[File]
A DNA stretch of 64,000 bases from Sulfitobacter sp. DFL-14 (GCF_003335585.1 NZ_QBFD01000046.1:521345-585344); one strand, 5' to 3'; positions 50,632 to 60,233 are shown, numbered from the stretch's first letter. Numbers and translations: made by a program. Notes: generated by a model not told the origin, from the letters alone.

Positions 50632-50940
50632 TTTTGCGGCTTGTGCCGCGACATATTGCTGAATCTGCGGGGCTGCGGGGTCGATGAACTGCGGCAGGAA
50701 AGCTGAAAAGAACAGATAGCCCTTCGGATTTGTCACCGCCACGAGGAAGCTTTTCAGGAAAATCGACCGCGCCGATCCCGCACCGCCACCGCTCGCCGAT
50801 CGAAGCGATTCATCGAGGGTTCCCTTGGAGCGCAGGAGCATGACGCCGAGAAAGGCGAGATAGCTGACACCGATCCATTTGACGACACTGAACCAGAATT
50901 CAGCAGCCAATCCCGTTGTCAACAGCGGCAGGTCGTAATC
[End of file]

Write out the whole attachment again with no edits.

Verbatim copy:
A DNA stretch of 64,000 bases from Sulfitobacter sp. DFL-14 (GCF_003335585.1 NZ_QBFD01000046.1:521345-585344); one strand, 5' to 3'; positions 50,632 to 60,233 are shown, numbered from the stretch's first letter. Numbers and translations: made by a program. Notes: generated by a model not told the origin, from the letters alone.

Positions 50632-50940
50632 TTTTGCGGCTTGTGCCGCGACATATTGCTGAATCTGCGGGGCTGCGGGGTCGATGAACTGCGGCAGGAA
50701 AGCTGAAAAGAACAGATAGCCCTTCGGATTTGTCACCGCCACGAGGAAGCTTTTCAGGAAAATCGACCGCGCCGATCCCGCACCGCCACCGCTCGCCGAT
50801 CGAAGCGATTCATCGAGGGTTCCCTTGGAGCGCAGGAGCATGACGCCGAGAAAGGCGAGATAGCTGACACCGATCCATTTGACGACACTGAACCAGAATT
50901 CAGCAGCCAATCCCGTTGTCAACAGCGGCAGGTCGTAATC